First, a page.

Ice Age Cave Art: The Search for Submerged Spanish Sites

July 1 2017
Could Ice Age cave art sites be lying off the coast of N. Spain waiting to be discovered? One of these ancient sites has already been found off the French coast - do the right conditions exist for Spanish art caves to have also survived undisturbed through the millennia? We plan to go and find out. Read background

July 1 2017

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Expedition Background

Europe during the Ice Age

When modern humans first arrived in Europe around 40,000 years ago, the continent looked quite different than it does today. Ice sheets covered most of the north, and with so much water locked up in the ice, water levels in the region were much lower (up to 100 m) than they are at present.

The oldest art in the world

Dating to between 10,000 and 40,000 years ago, the Ice Age rock art of Europe is currently the oldest known in the world. Our distant ancestors decorated the caves and landscapes around them with vivid paintings and masterful engravings. Learning more about this practice allows us to explore the origins of art, symbolism and creativity, all of which are distinctively human characteristics.

The discovery of Cosquer Cave

Cosquer Cave was discovered off the coast of Marseilles, France in 1985. Its entrance is 37 m underwater today, but would have been accessible during the Ice Age. The angle of the tunnel and the trapped air in the main chamber preserved much of its art. This site contains over 150 intact paintings and engravings in near pristine condition. You can check out this amazing cave here: culture.gouv.fr/fr/archeosm/en/fr-cosqu1.htm.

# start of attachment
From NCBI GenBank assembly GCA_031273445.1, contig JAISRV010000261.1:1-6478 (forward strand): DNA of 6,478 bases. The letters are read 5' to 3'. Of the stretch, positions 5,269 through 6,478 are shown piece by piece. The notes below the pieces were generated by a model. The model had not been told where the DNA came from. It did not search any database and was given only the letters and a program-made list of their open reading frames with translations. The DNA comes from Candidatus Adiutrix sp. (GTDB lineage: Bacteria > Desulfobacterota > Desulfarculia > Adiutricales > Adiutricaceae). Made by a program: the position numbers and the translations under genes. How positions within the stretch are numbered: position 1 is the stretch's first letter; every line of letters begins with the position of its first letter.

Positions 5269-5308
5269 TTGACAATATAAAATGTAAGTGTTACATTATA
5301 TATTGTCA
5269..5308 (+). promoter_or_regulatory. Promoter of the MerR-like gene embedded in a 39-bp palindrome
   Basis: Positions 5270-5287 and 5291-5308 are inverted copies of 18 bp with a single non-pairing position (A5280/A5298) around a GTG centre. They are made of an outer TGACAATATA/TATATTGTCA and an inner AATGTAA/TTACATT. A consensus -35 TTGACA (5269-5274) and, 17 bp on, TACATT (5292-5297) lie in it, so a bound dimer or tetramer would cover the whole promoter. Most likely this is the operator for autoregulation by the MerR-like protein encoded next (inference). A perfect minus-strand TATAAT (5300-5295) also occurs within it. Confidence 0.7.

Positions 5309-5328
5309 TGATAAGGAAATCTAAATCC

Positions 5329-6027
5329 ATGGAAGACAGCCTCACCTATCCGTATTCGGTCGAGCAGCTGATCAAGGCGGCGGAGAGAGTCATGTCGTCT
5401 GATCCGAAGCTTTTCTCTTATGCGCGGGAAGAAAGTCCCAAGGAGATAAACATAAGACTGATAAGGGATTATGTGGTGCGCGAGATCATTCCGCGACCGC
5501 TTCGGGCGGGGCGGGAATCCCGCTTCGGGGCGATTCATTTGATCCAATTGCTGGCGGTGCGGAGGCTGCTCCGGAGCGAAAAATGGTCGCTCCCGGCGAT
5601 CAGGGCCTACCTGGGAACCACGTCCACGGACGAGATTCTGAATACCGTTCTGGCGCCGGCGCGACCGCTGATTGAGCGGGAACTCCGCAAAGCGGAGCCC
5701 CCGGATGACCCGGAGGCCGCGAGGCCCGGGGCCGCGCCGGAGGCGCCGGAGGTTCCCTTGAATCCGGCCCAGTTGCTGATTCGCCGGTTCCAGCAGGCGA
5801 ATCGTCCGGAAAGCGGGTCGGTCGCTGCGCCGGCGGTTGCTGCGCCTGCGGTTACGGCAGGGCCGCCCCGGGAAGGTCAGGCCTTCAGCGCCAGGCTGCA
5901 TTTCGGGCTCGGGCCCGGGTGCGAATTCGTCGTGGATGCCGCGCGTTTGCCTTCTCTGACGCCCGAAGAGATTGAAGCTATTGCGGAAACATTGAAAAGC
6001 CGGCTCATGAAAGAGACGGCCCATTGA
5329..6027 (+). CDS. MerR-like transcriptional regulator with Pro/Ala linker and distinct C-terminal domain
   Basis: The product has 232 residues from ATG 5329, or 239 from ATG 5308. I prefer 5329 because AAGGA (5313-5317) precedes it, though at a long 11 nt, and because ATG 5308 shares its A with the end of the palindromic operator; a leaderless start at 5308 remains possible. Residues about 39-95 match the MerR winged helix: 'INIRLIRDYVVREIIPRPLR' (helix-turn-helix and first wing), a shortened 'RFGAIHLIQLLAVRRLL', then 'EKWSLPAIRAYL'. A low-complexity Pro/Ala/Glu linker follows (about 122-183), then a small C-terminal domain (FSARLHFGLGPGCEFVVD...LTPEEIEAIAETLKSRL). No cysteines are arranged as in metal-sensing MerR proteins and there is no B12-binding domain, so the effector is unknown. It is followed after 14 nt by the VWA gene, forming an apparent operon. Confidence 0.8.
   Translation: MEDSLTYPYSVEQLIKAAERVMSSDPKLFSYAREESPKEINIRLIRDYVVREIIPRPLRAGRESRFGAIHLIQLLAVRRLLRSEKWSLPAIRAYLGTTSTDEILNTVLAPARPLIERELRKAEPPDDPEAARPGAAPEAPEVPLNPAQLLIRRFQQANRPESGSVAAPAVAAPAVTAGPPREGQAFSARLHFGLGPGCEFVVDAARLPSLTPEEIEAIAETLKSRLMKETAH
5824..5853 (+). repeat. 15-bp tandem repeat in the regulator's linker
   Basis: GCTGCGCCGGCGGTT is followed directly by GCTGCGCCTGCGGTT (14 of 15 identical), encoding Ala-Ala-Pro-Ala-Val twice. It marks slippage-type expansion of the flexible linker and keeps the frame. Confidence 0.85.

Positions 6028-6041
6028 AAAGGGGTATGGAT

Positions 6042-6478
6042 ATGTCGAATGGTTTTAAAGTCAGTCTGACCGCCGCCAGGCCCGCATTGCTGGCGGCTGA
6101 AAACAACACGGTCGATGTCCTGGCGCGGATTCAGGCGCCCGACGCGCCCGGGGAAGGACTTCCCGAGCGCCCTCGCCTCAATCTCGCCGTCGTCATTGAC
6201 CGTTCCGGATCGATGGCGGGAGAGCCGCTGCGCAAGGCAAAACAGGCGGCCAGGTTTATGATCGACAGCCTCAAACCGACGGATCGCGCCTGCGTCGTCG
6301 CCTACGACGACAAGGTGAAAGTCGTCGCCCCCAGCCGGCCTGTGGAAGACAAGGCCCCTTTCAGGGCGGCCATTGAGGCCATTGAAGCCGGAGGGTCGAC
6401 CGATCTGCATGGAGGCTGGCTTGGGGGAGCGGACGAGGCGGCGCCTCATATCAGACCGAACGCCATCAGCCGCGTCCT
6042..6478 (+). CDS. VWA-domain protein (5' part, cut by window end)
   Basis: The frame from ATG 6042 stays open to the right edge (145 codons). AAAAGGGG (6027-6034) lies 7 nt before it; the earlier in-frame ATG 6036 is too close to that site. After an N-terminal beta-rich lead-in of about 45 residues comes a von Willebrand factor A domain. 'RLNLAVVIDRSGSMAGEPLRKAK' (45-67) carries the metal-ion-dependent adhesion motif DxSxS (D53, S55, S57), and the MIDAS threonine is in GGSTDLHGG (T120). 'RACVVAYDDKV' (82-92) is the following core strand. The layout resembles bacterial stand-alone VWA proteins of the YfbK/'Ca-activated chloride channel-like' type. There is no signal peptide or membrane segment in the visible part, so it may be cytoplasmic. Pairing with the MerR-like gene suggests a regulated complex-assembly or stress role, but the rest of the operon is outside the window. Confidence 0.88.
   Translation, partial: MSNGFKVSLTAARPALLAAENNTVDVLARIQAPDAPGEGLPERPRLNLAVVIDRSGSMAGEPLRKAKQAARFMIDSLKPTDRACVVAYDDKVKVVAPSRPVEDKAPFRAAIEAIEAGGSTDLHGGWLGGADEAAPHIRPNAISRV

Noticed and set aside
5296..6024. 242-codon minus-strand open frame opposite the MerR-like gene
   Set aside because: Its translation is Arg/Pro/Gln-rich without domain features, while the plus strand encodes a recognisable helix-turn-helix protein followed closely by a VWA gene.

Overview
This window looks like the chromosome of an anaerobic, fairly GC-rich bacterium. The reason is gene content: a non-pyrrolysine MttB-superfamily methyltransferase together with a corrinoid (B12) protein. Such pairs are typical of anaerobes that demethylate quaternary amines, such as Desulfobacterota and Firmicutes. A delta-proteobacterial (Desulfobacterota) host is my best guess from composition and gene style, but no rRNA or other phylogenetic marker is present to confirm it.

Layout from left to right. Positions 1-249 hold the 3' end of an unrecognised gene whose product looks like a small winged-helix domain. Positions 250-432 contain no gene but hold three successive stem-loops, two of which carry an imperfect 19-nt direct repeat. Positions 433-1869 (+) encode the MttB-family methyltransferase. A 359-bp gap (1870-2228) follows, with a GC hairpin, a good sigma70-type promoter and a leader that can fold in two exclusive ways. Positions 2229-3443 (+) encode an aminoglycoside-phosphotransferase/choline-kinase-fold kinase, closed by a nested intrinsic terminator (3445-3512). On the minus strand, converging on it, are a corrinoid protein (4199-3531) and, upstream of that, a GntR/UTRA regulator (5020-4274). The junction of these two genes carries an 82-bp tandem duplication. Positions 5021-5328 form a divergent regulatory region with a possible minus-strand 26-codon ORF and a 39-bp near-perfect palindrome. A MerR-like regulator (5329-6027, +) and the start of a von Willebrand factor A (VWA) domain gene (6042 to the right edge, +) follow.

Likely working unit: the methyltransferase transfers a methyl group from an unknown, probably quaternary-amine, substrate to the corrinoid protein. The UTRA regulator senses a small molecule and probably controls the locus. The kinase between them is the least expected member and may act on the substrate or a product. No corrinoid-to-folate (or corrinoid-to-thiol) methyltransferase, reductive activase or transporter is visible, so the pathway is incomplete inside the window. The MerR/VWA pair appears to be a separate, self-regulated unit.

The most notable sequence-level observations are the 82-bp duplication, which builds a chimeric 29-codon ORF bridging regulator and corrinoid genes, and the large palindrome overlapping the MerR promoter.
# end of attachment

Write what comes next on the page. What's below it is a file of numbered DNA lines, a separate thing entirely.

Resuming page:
Could other sites have survived?

During the Ice Age, the northern coast of Spain extended 10-15 km further out than it does today. Most of the cave art sites that are currently known in this region are found along river valleys that run north to south. The northern sections of these valleys are now submerged, but would have been above water in the past and may very well have had decorated caves running along their length. Could the right conditions exist for some of these sites to have survived just like their counterpart in France? There are only 450 known cave art sites in the whole of Europe, so every new find offers the exciting possibility of gaining additional insight into the world and lives of these ancient artists.

Who knows what hidden treasures are waiting to be discovered under the sea?

We plan to go find out in the summer of 2017 off the coast of Cantabria, Spain...

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gvp 7 comments

Es increíble pensar que podríamos encontrar pinturas rupestres con una OpenROV. Vamonos! This is awesome!

gvp

Muchas gracias Erika! It's a bit of a long shot, but you never know unless you go look right? And can you imagine if we actually found something??!!

ion

Muy interesante propuesta. Un saludo.
Very interesting plan. Regards

gvp

Muchas gracias ion! I'm pretty excited about the possibilities :)

This is exciting There are many of use hoping you will discover more coves and paintings. Good luck!

gvp

Thanks charliemaker :) Really hoping so as well - I've spent the last two summers doing field work in that region of Spain at land-based cave art sites and I've got some pretty good ideas as to where we might want to look - fingers crossed!!

Esto parece la bomba. Avisa si necesitas voluntarios!